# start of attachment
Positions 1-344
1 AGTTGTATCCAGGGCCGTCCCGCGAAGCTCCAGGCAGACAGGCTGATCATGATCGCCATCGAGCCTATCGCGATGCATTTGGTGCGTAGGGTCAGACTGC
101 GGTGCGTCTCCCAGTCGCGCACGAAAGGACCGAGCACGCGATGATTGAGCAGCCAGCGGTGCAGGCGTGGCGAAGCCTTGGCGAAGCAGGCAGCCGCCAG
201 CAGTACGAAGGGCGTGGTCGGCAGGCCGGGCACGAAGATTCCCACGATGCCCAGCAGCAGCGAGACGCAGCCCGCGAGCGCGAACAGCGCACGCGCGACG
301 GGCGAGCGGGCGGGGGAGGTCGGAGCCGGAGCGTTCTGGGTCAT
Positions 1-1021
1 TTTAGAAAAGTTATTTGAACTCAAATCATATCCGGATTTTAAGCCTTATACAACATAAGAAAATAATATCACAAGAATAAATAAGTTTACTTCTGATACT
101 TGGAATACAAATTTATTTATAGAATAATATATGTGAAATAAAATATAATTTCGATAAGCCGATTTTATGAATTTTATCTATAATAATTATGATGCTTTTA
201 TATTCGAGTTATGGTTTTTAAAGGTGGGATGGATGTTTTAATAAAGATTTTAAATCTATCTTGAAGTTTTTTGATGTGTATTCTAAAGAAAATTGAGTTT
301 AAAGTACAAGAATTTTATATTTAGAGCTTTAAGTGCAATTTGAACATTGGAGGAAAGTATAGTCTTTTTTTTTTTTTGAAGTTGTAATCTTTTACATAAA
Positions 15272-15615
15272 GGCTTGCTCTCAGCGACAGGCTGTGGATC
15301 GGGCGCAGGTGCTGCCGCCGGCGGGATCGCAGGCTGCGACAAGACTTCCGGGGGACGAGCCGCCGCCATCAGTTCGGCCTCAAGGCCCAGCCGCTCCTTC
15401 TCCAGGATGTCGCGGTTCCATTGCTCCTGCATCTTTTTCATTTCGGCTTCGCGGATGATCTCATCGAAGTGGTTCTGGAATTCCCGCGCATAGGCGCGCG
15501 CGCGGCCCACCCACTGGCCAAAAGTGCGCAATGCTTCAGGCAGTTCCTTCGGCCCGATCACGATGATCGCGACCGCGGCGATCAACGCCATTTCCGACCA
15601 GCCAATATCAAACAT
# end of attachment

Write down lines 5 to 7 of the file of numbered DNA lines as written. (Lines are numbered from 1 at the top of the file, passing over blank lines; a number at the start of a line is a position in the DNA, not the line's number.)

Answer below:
301 GGCGAGCGGGCGGGGGAGGTCGGAGCCGGAGCGTTCTGGGTCAT
Positions 1-1021
1 TTTAGAAAAGTTATTTGAACTCAAATCATATCCGGATTTTAAGCCTTATACAACATAAGAAAATAATATCACAAGAATAAATAAGTTTACTTCTGATACT